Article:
Wildlife needs water urges Surrey Wildlife Trust

© Ben Small

Survey results show creating more water and shelter for wildlife in Surrey gardens is a top priority

The results of the Surrey Wildlife Trust wildlife garden survey have revealed an urgent need for more water for wildlife in Surrey gardens.

Adding wildlife ponds, mini container or bucket ponds, shallow water dishes and bird baths are vital for wildlife, especially during hot summer weather. One in five gardens had no water at all. Only one in five had a bucket pond and a third had a wildlife pond, ideally gardens need both of these.

Surrey gardens also need homes and shelter for wildlife. Less than one in five gardens had hedgehog homes, less than a third had solitary bee shelters, less than four out of ten gardens had an insect or bug hotel or hibernacula. In addition, only 44 per cent of gardens had mixed native hedging, which provide shelter for up to 130 species of wildlife such as hedgehogs, dormice, butterflies, bees, bugs and birds.

Joanna Foat, communications officer at Surrey Wildlife Trust, said: ‘Most people probably think of fountains, mirrors and cascades of water when you mention water features. But something as simple as a shallow water dish or bucket pond allows birds, mammals and insects to drink and bathe and is absolutely essential for life in hot weather.

‘With more than 20,000 hectares of gardens in Surrey, 12 per cent of the county, you can see how together, by taking a few small steps, we could make a huge difference and really help wildlife in Surrey.’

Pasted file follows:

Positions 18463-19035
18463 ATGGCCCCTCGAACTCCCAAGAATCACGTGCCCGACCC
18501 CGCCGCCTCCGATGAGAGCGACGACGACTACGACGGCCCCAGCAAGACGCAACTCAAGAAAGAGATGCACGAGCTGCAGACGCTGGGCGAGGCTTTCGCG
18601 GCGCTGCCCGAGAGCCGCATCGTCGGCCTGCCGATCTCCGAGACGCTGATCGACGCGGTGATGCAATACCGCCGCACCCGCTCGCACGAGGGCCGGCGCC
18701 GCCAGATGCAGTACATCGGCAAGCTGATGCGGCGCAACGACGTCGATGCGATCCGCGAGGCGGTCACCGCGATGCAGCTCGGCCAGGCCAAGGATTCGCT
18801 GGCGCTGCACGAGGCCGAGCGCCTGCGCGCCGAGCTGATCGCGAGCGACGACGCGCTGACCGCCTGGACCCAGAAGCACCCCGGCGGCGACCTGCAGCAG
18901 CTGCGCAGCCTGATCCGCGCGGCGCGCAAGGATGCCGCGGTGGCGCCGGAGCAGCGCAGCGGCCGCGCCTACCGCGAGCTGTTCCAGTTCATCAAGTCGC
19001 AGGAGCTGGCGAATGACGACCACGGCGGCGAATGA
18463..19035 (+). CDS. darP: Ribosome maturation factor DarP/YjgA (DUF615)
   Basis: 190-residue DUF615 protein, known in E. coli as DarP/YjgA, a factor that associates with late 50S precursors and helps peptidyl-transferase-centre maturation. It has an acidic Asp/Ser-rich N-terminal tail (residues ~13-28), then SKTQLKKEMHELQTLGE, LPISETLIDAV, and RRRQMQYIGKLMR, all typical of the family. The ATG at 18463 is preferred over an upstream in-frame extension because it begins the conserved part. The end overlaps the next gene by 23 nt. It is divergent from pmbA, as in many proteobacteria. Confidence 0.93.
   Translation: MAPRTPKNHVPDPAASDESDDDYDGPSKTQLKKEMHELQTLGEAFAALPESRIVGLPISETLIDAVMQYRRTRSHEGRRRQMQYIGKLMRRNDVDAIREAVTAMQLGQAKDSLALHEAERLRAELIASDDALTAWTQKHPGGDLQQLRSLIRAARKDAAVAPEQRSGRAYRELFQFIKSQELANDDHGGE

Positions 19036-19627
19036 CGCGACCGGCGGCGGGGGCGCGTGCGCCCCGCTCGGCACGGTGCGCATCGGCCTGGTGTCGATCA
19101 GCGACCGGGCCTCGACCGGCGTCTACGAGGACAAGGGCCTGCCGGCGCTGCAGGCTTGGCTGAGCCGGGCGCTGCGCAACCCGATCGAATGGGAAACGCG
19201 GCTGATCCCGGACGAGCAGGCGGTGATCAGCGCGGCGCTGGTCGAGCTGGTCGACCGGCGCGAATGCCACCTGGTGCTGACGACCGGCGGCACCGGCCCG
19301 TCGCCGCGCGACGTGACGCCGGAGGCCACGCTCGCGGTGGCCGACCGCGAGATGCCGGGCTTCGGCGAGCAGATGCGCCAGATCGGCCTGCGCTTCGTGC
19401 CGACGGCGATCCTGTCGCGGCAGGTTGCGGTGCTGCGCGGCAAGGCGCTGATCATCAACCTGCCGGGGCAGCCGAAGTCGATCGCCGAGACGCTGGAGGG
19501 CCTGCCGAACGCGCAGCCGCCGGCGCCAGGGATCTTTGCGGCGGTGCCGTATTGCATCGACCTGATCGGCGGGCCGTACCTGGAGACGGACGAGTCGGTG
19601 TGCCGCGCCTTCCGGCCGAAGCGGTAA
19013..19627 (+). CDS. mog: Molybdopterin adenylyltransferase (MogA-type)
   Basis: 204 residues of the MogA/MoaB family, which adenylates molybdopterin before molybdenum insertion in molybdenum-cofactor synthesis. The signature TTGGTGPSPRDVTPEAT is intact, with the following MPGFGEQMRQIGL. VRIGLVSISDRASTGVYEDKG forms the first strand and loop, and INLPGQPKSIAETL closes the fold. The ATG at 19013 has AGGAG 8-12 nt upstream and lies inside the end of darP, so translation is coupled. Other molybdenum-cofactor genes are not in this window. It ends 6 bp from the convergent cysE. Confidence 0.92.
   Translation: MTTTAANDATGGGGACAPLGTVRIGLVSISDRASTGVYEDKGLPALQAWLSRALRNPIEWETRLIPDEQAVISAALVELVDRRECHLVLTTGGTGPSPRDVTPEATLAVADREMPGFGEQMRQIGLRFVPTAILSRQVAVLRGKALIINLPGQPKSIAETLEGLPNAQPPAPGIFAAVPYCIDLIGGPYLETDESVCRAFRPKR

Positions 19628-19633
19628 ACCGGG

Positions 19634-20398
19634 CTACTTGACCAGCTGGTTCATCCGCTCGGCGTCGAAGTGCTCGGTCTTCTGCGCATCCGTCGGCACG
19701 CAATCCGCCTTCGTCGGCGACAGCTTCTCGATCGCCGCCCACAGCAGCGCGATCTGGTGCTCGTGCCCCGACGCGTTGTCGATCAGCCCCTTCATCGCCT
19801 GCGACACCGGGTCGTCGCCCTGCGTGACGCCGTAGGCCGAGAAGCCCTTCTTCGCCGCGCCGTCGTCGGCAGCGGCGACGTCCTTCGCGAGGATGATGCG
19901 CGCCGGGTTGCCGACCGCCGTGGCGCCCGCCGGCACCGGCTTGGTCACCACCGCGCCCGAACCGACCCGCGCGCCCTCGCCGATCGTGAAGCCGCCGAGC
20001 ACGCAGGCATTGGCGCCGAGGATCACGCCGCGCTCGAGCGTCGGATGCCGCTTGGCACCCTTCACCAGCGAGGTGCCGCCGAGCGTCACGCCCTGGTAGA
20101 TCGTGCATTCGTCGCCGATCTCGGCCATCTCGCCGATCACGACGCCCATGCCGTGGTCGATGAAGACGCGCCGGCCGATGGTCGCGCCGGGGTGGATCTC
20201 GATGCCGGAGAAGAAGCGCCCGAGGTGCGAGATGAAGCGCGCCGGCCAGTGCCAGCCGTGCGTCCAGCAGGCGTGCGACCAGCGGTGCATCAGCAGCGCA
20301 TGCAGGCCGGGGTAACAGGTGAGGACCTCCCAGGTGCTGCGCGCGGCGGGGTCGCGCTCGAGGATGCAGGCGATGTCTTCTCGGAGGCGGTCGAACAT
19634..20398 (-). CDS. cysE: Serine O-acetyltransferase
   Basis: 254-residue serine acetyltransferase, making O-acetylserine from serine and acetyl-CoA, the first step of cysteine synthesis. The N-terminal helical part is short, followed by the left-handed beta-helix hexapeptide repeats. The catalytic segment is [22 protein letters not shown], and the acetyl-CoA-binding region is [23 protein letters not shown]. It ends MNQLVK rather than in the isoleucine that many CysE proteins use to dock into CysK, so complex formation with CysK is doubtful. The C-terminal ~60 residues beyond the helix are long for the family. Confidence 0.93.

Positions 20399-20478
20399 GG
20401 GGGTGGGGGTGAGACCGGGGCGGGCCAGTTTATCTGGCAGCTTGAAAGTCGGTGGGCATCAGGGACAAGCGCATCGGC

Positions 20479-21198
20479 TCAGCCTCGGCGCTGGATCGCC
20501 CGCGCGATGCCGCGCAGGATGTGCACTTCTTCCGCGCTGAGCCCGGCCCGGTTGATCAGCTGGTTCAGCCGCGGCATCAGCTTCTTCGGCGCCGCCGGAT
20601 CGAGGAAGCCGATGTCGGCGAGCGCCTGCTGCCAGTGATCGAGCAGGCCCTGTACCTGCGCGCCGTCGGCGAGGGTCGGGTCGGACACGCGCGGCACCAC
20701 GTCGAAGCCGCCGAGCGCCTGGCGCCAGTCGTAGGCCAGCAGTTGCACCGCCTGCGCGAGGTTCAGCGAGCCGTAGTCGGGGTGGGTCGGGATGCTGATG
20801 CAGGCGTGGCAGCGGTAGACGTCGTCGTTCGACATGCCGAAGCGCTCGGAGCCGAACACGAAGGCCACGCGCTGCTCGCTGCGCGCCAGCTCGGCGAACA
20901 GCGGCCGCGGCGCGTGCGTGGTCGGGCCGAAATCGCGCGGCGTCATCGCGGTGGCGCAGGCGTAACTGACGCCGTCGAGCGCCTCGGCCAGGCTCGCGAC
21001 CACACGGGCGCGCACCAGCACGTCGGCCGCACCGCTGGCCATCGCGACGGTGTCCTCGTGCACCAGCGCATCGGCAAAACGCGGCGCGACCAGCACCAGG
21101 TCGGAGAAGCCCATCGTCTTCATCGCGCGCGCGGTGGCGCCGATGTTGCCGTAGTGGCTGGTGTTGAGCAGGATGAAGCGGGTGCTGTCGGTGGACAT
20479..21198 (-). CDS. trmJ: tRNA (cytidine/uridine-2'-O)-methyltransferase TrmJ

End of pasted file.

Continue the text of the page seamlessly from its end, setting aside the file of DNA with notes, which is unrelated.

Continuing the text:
The survey showed that Surrey gardeners were best at providing food features in their gardens. With more than 60 per cent of people having bird feeders, fruit trees, nectar rich summer flowers, berry bearing shrubs and plants, herbs, a wild patch of weeds left to flower and early spring through to late autumn flowers. However, only 18 per cent left food out for hedgehogs and this beloved creature has declined by 90 per cent across the UK, so Surrey gardens could do more to help hedgehogs. 

Encouragingly, more than 60 per cent of survey respondents used peat free compost, no pesticides, herbicides or weed killers, had a compost bin and rain butt.

Joanna Foat added: ‘Overall Surrey gardens scored 52 per cent, which means they had just over half of the features they could have in their garden for wildlife. So there’s plenty of room for improvement and year on year we’d love to see that score increase as people learn more about how they can help wildlife at home.’

The survey is still open and can be shared on social media and WhatsApp groups to encourage family, friends and neighbours to join in so they too can welcome more wildlife to their gardens and streets. The Trust also offers lots of wildlife gardening tips to help people create mini nature reserves in their gardens. There is also a special Facebook group for those who would like to discuss how to do things with other people.

Take the survey 

How to build a bucket pond

How to build a wildlife pond